There’s an immense amount of real estate news and data to sift through every week—not to mention the trends that are happening in your local market. 

That’s why BAM started the Hot Sheet—to break down the last 24 hours’ worth of news in the industry every morning the markets are open. 

But, let’s face it, with your busy schedule, it’s not always feasible to tune in at 9:30 am EST. 

So here’s a quick recap of what you may have missed this week.

Divided Housing Market

To start off the week, host Byron Lazine shared a Lance Lambert article that talks about a bifurcated housing market

Looking at data nationwide, there are pockets of markets where inventory has increased over the past six months. In addition to increased inventory, there are areas where home prices have declined—as much as 10% in some markets. The average homeowner in Idaho, for example, has seen home equity decline by $21,000.

However, other markets are seeing the opposite, with inventory lower than it was last year, and sellers seeing multiple over-ask offers. Rather than a decline in inventory like in Idaho, the typical homeowner in Florida gained $49,000 in equity last year. 

home equity

All of this shows how important it is to stay on top of the local trends in your market by studying your MLS hot sheet daily. 

Watch the full breakdown of a bifurcated housing market here.

Don’t Confuse Today’s Market with 2021

NAR reported a spike in existing home sales for February 2022, with a seasonally adjusted rate of 4.58 million units sold. The median price came in at $363,000 for February, a 0.2% decrease year-over-year. 

Why are 4.58 million units such a big deal? Because in January, that number dropped to 4 million, which means there was a 14.5% increase in existing sales month-over-month.. But it’s important to keep things in context with data—especially as we start hearing things like “this is 2021 all over again.” 

By returning to the data, we see that back in the spring of 2021, existing home sales were near 6.3 million. So while February’s month-over-month increase is great news, it’s still almost 2 million fewer sales than in the spring of 2021. 

existing home sales

Watch the full breakdown of existing home sales here.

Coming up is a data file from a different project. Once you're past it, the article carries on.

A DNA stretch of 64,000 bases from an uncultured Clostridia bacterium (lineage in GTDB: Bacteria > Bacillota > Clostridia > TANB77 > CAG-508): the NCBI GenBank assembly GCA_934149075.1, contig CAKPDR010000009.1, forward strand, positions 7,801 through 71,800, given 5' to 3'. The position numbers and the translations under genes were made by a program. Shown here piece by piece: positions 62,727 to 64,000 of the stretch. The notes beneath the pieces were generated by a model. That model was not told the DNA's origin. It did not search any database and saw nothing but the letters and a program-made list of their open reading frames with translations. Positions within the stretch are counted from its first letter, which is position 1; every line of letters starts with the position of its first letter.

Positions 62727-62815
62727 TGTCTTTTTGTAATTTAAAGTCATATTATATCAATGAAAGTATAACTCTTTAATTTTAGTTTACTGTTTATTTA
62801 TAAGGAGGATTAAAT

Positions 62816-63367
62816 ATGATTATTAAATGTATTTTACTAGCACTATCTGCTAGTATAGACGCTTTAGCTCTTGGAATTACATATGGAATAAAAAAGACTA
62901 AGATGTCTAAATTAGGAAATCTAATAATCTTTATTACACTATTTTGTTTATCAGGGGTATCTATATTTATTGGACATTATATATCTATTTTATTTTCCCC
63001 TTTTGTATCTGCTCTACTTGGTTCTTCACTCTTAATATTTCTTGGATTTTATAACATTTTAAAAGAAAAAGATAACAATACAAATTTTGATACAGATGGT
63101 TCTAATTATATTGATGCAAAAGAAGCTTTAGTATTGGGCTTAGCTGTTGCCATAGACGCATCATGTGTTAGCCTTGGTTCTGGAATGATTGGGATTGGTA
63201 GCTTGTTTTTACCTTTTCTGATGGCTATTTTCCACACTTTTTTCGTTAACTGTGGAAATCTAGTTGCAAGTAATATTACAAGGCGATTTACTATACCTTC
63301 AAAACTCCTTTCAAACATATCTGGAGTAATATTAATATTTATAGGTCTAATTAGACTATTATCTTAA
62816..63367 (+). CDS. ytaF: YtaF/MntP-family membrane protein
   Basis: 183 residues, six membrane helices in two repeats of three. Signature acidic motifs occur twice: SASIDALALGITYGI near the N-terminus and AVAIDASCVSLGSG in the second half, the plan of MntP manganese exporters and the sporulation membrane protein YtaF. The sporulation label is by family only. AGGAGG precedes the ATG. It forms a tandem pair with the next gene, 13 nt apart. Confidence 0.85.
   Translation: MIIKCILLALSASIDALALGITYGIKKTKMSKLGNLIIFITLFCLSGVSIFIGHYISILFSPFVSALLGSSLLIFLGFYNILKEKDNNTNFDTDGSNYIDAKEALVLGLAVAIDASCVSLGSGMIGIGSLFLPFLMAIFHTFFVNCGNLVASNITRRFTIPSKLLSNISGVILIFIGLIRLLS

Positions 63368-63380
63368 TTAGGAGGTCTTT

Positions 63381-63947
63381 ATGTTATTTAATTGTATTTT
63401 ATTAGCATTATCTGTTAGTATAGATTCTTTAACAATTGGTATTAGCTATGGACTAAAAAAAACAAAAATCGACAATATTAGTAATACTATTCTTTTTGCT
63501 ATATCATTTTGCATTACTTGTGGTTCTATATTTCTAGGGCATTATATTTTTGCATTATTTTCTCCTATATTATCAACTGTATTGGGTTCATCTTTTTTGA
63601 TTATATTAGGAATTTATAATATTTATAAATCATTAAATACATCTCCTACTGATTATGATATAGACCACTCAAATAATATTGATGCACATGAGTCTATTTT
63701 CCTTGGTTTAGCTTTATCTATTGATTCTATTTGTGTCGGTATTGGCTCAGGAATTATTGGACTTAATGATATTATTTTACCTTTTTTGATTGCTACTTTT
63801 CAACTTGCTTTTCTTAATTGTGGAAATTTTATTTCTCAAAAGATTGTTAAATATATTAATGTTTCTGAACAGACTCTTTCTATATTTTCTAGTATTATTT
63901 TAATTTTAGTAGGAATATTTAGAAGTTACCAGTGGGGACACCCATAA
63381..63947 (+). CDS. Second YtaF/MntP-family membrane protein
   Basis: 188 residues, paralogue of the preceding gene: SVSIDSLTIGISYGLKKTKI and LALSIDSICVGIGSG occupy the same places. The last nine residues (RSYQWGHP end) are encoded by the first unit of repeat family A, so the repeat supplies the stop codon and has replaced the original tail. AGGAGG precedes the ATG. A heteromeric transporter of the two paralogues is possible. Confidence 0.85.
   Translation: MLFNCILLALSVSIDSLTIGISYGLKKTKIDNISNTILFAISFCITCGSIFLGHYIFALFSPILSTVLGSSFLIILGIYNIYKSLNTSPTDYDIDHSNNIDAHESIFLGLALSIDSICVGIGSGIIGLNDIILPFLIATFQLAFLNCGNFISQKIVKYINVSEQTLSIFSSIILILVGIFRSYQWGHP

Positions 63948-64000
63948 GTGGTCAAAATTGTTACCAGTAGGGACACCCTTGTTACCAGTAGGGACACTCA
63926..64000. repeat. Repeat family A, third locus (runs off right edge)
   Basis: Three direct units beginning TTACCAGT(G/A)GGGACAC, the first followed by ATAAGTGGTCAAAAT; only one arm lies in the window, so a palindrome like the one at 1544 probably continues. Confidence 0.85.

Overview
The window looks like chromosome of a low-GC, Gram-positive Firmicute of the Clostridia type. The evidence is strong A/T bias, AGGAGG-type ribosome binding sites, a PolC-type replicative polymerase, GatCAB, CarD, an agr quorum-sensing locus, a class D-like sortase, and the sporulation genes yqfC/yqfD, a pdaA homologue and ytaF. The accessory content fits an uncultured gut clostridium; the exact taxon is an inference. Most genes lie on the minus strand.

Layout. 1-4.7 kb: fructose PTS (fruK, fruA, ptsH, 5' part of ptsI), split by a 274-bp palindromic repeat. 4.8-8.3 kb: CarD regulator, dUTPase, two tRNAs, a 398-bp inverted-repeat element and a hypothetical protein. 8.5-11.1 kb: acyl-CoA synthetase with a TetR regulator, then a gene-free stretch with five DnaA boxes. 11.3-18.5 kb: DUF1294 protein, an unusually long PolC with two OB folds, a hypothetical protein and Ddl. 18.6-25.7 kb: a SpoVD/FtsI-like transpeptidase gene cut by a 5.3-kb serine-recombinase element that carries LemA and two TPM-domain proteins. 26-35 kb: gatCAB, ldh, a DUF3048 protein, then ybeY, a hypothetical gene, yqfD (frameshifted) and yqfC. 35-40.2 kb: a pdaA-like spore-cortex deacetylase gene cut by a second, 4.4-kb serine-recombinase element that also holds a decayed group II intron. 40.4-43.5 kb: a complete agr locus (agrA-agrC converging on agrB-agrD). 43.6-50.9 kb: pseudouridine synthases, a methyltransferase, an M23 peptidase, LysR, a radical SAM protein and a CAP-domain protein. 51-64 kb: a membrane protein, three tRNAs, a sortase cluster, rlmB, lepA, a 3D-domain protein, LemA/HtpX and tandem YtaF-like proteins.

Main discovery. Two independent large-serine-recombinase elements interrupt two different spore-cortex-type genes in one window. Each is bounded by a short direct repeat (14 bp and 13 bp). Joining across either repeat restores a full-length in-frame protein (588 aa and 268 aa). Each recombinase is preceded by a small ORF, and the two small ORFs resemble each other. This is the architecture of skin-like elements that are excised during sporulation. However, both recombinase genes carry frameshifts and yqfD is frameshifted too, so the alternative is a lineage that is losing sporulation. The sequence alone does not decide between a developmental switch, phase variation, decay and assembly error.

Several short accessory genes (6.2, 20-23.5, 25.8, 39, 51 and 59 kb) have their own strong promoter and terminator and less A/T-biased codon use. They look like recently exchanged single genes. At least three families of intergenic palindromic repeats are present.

The Fed’s Decision—and What it Means for the Housing Market

Byron shared his notes from Jerome Powell’s speech on Wednesday, breaking it down into three categories: banks, housing, and recession. 

Throughout his speech, Powell worked to instill confidence in the U.S. banking system, saying deposits are safe. Since SVB experienced the fastest bank run in history, there will be investigations taking place to learn what went wrong and to make changes accordingly. 

When the topic turned to housing, Powell stated, the “U.S. housing market activity remains weak.” He said the housing CPI is lagging—and as we go into the spring market, we’ll start to see more disinflation as the housing CPI numbers catch up. 

Powell was also asked if he thought banks lending to commercial real estate would be the next banking failure, but he doesn’t believe this will happen.

As far as recession, Powell was adamant that the job market will weaken. This led Bloomberg, among others, to state, “a recession is certain.” 

Home Price Growth by the Decade

To end the week, Byron shared a graph that you should show all buyers who have fears about home prices. 

The graph shows that over the past four decades, homeowners have consistently gained equity in single-family homes:

  • 1990s: 30.2% increase in home price growth
  • 2000s: 48.2% increase
  • 2010s: 44.5%
  • 2020-2023: 39%


In any given decade, you are going to be up on your real estate—on your single-family home—from 30 to almost 50%. We know the average homeowner stays in their house for 11 years. So, buyers who are fearful about where prices are going to go—the question is, are you planning to be in your house for 7-12 years?

Byron Lazine

home price growth

Watch the full breakdown of home price growth here.

For access to all the charts and resources from the Hot Sheet, sign up for BAMx.